Owing to a slump in the auto sector, Indus Motor Company (IMC) and Honda Atlas Cars will continue their non-production days but will not completely shut down their plants.
'Company will continue non-production days,' said an Indus Motor spokesperson while dismissing rumours of a complete shutdown of its production plant.
Separately, Honda Atlas vehicle dealer Shaheen Anwar of Faisal Automobile told The Express Tribune that they had received no news of plant closure by Honda. Two other sources in the market also confirmed the continuation of prior production schedule.
Sales of the auto sector have continued to suffer from the dwindling economy. In September 2019, sales of cars and light commercial vehicles dipped 39% compared to the same period of previous year.
Honda and Toyota sales dropped 68% and 57% year-on-year respectively during the month. However, Pak Suzuki Motor Company sales contracted by a relatively lower 18% year-on-year, except for new Alto 660.
'Alto sales came in at 4,924 units in September 2019 - the highest monthly sales for a Suzuki car model,' remarked Ahmad Lakhani, an analyst at JS Research.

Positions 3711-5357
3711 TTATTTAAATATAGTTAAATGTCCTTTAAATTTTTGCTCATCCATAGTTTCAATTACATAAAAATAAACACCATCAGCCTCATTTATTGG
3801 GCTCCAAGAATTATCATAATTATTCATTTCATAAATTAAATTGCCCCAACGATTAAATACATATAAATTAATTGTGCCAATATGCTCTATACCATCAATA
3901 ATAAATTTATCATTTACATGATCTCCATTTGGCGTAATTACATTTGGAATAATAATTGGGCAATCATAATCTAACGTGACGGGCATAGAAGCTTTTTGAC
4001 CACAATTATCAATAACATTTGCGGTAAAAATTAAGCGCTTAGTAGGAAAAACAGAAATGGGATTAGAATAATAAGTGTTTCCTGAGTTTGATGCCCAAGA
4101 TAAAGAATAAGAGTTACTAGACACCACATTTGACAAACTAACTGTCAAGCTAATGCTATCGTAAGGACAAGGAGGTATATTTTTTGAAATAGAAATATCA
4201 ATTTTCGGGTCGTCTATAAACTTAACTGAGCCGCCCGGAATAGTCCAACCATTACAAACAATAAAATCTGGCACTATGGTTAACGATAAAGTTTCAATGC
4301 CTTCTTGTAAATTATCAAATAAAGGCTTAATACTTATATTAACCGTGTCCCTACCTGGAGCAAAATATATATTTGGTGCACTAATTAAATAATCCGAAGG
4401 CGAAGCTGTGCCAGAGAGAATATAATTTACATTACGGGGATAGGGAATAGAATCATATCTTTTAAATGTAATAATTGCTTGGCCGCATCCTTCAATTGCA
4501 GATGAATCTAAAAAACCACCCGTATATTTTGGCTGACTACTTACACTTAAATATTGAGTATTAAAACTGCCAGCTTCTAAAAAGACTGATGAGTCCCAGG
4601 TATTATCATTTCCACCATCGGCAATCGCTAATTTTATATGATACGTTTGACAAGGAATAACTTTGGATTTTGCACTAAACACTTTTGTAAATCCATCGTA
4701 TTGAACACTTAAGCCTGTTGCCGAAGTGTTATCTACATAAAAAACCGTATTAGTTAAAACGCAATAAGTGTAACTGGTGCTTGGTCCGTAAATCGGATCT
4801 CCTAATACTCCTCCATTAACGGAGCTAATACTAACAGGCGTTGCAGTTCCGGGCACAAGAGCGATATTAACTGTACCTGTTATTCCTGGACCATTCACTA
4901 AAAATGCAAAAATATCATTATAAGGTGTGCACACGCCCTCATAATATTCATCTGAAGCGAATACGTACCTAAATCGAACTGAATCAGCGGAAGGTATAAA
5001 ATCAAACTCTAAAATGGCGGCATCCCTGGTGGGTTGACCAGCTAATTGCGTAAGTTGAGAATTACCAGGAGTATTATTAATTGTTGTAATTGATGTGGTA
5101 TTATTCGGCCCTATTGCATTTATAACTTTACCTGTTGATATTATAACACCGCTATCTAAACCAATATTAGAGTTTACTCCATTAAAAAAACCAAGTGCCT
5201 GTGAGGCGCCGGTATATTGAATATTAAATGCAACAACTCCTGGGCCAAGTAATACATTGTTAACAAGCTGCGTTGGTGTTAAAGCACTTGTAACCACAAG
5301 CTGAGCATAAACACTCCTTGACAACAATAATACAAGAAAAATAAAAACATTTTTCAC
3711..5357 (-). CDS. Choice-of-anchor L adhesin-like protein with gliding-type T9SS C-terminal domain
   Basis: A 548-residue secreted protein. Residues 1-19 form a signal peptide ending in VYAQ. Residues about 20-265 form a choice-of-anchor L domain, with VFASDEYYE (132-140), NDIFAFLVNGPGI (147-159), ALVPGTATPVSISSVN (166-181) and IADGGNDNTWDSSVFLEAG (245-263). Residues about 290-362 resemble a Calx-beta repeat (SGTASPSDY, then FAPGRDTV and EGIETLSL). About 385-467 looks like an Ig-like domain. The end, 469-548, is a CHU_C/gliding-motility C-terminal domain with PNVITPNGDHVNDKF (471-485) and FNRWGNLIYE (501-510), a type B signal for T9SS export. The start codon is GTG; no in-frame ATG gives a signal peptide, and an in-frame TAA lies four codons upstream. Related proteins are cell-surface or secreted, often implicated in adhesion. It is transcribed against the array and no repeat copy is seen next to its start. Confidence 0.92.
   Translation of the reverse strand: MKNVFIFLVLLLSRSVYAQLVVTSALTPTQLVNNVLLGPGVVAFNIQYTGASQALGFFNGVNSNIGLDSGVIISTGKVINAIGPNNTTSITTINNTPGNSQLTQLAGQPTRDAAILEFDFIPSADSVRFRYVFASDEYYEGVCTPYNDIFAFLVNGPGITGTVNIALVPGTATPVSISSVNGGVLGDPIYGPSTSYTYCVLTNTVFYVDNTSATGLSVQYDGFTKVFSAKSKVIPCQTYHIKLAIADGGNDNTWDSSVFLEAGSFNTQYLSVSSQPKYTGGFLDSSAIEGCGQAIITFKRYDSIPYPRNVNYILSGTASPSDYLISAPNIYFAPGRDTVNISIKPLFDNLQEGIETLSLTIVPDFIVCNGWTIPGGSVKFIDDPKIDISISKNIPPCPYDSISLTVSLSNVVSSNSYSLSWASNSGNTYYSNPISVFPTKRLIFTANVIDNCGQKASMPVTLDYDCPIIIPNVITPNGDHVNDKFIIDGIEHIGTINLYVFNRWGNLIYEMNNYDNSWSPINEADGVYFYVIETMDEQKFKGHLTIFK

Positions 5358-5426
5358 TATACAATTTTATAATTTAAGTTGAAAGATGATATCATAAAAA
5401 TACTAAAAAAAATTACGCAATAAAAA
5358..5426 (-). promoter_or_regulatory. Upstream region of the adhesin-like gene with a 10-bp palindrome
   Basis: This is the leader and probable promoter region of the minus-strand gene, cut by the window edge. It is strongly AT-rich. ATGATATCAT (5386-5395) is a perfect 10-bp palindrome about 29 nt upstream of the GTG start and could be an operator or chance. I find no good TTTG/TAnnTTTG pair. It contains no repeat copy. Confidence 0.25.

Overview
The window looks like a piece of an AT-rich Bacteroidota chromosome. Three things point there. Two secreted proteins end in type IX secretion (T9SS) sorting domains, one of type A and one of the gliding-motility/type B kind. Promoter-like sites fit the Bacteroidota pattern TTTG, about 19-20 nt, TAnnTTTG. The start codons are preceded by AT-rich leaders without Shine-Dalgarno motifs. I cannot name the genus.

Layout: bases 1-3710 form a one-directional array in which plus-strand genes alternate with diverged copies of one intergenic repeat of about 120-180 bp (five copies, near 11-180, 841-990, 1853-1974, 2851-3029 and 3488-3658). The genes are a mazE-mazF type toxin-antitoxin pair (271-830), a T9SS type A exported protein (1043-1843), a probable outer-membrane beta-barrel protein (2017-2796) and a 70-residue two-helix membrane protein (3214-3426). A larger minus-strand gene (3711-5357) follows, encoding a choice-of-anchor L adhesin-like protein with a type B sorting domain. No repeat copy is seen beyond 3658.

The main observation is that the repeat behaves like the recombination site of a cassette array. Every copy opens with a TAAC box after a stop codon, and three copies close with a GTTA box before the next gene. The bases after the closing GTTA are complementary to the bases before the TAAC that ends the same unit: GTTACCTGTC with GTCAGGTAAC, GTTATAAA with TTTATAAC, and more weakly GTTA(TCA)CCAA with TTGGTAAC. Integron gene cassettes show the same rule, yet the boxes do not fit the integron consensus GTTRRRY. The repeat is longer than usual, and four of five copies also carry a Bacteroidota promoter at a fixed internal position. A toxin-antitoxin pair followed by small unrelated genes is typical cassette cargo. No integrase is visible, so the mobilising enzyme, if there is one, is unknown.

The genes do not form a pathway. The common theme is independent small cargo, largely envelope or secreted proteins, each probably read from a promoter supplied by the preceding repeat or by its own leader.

The previous record high for monthly sales was 4,648 units of Mehran, according to data compiled by the Pakistan Automotive Manufacturers Association (Pama).
'Although they (Suzuki) have not yet closed their plant primarily due to strong Alto demand, we need to keep in mind that it is they who have recorded losses for three consecutive quarters, which is not the case for the other two,' said the analyst.
'The country is going through an economic slowdown and the overall market has remained volatile. The factors largely contributing to this include rupee depreciation, reduction in car financing, increase in federal excise duty and higher input costs,' said a spokesman for Indus Motor. 'This has indeed been a great struggle.'
Over a 12-month period, the rupee depreciated over 31.6%. Additionally, the government has imposed 7% additional customs duty, 3% additional sales tax on all imports and 7.5% federal excise duty on vehicles of 2,000cc and above, he said.
There is also a fresh federal excise duty of 2.5% and 5% on locally manufactured vehicles. 'All this is having an adverse impact on the auto sector and has resulted in a major decline in sales. Of the total cost of a vehicle, 40% comprises taxes and levies imposed by the government,' he said.
'It is a misconception that the rising rate of tax will not affect vehicle sales and total tax collection; in fact, the decline in sales will result in a decline in tax collection from the auto sector,' he added.
'Yet, we have decided not to go for layoffs despite the hard times. We are absorbing this financial crunch.'
© Pakistan Press International, source Asianet-Pakistan